Since secular bull markets generally end in a hail of good feelings and optimistic media and public pronouncements, it is safe to say we’re not there yet. Take this piece, for example from CNBC contributor Jeff Cox (a.k.a The Bad News Bearer–June 6, 2013): “When earnings look this great, it is actually a really bad time to invest in stocks.”
Cox contends that because we have just ended a quarter where S&P 500 earnings grew at nearly a 25% clip that this may be as good as it gets. On top of that, the index itself was only up a meager 1.5% since the beginning of the year … not a glowing performance. Of course he fails to mention that the S&P was up in the area of 17% last year in anticipation of a corporate tax cut (35% down to 21%, -40%) driven earnings improvement. As the tax cut is a one-time benefit or boost, however, he opines earnings growth should recede as we move forward … not a good thing for stock prices.
Stock Market 101
As every good market maven and pundit (including Cox) should know, the stock market is a discounting mechanism. It weighs and processes economic, geopolitical, political and earnings data in advance to come up with a current valuation on stocks. Last year’s S&P performance was a reflection of pricing in the one-time earning boost coming from the tax cut in what was already a generally strong fundamental backdrop for earnings. The negligible move thus far in 2018 reflects the waning earnings growth benefit from the tax cut coming next year. It may not yet be pricing in the potential for strong earnings ex, the benefit of the tax-cut windfall. In other words when you put together the benefits of a $1.5 trillion increase in tax-cut-generated spendable income on the part of the public and corporations, plus $1.5 trillion in tax-cut-generated deficit spending on the part of Uncle Sam and a continuing world-wide economic recovery, we could still be in for substantial additional upside earnings growth surprises.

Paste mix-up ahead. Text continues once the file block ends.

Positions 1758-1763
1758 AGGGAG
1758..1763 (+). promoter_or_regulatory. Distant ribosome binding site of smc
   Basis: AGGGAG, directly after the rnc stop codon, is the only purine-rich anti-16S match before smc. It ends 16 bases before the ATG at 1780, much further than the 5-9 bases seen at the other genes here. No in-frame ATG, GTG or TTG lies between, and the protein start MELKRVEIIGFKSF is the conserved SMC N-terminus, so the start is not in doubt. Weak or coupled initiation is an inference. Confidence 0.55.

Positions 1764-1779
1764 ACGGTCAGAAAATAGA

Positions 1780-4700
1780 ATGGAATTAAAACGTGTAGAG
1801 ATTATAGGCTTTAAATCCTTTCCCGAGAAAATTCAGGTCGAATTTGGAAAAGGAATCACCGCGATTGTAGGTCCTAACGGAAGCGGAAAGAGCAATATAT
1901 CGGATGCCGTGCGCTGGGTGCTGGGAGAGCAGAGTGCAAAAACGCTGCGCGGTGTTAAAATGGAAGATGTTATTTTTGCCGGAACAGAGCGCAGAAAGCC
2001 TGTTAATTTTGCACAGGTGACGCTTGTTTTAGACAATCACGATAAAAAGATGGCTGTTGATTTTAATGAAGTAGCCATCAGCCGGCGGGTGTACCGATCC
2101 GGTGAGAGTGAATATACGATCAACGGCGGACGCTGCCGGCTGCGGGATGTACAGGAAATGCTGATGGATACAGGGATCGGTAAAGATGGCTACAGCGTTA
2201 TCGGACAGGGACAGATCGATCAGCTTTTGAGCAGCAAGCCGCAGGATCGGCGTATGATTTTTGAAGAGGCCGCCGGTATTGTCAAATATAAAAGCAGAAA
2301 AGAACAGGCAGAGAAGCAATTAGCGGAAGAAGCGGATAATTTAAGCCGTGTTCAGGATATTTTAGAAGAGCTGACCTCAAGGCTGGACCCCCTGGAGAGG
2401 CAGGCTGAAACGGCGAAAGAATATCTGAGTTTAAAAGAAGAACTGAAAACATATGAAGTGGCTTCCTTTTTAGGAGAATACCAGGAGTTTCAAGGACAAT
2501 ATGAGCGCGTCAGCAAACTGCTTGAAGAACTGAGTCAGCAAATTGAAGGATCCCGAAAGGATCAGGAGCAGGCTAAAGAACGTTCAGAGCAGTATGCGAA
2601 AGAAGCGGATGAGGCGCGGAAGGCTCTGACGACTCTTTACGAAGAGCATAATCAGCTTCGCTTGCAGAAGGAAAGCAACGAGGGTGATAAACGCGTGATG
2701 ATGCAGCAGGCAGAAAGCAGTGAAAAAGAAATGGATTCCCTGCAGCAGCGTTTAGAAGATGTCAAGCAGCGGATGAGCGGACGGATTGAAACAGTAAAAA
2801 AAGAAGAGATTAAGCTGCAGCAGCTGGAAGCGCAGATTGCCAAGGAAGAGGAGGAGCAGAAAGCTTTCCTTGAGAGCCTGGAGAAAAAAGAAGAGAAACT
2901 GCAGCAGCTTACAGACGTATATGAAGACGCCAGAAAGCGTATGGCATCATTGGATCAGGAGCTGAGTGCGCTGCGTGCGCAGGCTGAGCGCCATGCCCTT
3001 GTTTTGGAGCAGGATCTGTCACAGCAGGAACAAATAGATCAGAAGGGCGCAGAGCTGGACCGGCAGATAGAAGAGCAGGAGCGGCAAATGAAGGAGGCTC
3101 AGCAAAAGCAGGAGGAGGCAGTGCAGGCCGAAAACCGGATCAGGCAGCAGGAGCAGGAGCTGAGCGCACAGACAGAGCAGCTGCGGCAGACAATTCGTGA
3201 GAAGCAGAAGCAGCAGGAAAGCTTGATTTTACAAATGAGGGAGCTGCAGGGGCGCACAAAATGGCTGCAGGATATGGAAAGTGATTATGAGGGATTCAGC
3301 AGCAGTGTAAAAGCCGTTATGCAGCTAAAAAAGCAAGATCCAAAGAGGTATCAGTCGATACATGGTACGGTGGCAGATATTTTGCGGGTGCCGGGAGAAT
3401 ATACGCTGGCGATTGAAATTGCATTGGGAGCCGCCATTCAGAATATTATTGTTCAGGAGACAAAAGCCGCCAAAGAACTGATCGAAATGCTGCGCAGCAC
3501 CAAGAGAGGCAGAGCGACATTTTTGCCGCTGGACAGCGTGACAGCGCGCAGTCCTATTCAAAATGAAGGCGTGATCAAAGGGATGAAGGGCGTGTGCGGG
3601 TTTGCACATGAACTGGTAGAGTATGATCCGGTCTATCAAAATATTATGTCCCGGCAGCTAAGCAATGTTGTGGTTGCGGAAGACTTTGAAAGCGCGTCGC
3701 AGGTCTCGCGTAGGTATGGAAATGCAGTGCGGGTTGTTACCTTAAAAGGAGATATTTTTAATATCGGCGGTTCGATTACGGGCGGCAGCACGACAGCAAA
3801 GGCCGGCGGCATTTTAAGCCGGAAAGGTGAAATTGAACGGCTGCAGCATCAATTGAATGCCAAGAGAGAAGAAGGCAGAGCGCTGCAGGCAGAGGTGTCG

Does this preclude significant market drops? No. Corrections, even a cyclical bear market, could easily be in the cards. But I believe in the longer term this market has greater upside. Remember, since the first time we hit 1550 on the S&P 500 (March of 2000) to its present value, 2713, the S&P has compounded at 3.15% annual rate (excluding dividends). This is well below historical equity returns in the 7 to 8% range … 18 years of sub-trendline performance.
As is always the message with kortsession.com: the media (Cox, et. al.) is no help!
My thanks to trusted source, Jeff Miller–(“Weighing the Week Ahead … )”, for turning me on to another Seeking Alpha contributor, Lloyd Clucas (“If you want to see bears, go to the zoo”). In a period where not much has changed, Clucas’s admonitions below are well worth your attention.
“The media-driven issue of the day is virtually always misleading. Ignore all of them. If you insist on watching CNBC, be sure to leave the sound off. Leave it off unless you actually know the person is worth listening to. Of course that usually requires years of experience – not just your emotional preferences. Leave the latter to your evening cable show watching. And leave it entirely out of your investment decision-making.